A cloud of mystery will always hang over the private life of William Shakespeare. One of the most intriguing characters in his story is musician’s daughter Emilia Lanier, thought by many to be his Dark Lady of the Sonnets. The life of Emilia, a poet in her own right, has been the subject of much conjecture. Her character, in particular, has been hard to pin down. Based on her poetry she is often perceived as a forward thinker with a forceful persona. This interpretation of Emilia certainly places her as a strong personality who knows her own mind.
The play begins as Shakespeare, played by James Rosier, quickly establishes his own character. His Shakespeare is cheerful, physical and very theatrical. “Will” and his wife Anne Hathaway, played by Tanya Walker, are introduced as a couple. Anne and her husband are good friends. But it is clear she has to work to get his attention. When Emilia (Arta Mucaj) walks into Shakespeare’s life he falls for her. He loses himself in his fantasy of an ideal relationship with this haughty beauty. Her spurning him attracts him very much.
Emilia is trapped in a marriage of convenience, and has a wealthy lover who satisfies her material whims. Not born with wealth or status, she has long used her body as her only tool to lure men. This has led her to become very jaded with them. She has gotten into the habit of holding back. Shakespeare gives her, at first, a sense of being touched spiritually. He introduces her to a theatrical world which appeals to the aspiring woman writer, entices her sense of fun, and gives her some emotional fulfillment. But she gives little to him spiritually. She simply is not going to let Shakespeare get to know her.
So, the play presents a simple love triangle. A bored husband runs after an inscrutable beauty while his yearning wife struggles to compete. What makes this simple premise work is how uniquely the characters are presented. The famous identities of Shakespeare, Anne and Emilia are given very fresh interpretations by playwright Condello, and are creatively directed by Chris Hosking.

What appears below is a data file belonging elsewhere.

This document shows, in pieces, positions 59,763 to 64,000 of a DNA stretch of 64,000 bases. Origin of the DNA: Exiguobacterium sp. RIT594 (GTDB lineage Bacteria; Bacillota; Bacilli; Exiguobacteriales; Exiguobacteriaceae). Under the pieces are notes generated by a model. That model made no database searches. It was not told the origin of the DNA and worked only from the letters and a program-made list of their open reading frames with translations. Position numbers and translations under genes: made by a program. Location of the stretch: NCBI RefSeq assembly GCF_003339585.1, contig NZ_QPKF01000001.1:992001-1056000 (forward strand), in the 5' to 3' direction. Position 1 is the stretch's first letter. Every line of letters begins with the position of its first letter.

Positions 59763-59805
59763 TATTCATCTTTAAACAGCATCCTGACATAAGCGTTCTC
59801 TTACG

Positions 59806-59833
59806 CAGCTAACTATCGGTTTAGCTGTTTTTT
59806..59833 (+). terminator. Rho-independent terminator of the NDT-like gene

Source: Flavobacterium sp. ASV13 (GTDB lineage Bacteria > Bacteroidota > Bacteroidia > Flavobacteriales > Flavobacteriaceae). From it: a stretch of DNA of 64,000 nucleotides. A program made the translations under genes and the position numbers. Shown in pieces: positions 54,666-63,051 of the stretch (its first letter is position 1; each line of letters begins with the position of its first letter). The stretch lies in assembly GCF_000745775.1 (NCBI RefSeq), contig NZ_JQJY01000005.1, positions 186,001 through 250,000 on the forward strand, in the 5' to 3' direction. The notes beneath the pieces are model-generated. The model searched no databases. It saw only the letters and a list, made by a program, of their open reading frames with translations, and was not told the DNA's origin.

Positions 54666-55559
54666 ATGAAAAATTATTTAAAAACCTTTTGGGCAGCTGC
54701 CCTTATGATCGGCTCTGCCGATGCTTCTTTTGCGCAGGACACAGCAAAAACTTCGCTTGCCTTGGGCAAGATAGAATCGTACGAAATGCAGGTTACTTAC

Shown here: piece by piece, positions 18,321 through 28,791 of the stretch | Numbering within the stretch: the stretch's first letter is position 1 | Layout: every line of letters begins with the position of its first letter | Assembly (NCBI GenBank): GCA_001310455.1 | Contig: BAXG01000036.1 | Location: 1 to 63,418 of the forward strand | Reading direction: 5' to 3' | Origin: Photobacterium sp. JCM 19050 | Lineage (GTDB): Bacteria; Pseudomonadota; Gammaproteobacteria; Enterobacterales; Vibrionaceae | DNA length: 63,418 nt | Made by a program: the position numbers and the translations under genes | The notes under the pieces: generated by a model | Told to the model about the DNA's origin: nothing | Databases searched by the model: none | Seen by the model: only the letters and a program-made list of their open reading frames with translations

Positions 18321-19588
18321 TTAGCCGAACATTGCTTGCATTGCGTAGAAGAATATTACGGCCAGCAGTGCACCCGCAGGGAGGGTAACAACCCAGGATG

The play is profound and complex and Condello’s writing style complements Shakespeare’s beautifully. Performances by all actors are energetic, sparkling and dynamic. Rosier’s Shakespeare is playful and boyish, while Walker’s Anne Hathaway is philosophical and gentle. Mucaj’s Emilia, who is majestically larger-than-life, is a great foil for her. Tommy Kay gives astonishingly powerful performances as Henry and John, two characters who serve completely opposite purposes in the play, and appears briefly as Romeo. Darren Mort as Lord Hunsden and Mark Antony likewise shows dexterity in playing a few wildly different characters in the same play. Jamaica Zuanetti, who plays Titania and the Queen, gives suitably regal performances and has very good diction. She is very different to the two other actresses on stage. It was nice to see how the characters and the actors were complementing each other.
If I have a criticism of the play it is the sound. Quite a few lines in this play are intimate and whispered, and they were lost. The play is performed in a cavernous space, and microphones would have been a great improvement. The costumes, with black and white predominating, are simple and stylish. The set, designed by Francesca David, consists of columns of scrunched-up paper. This symbolism invites us to ponder how all Shakespeare’s passion for Emilia poured out in those pages and pages of writing. There is a predominance of orange in the lighting plot, which is designed by Erin Duyndam. This gives the effect of the balls of paper being lit as if by firelight. It makes the stage space look intimate. The dynamic performances, striking poses are a treat, as are the attractive production and the thoughtful text. I very much enjoyed this night out.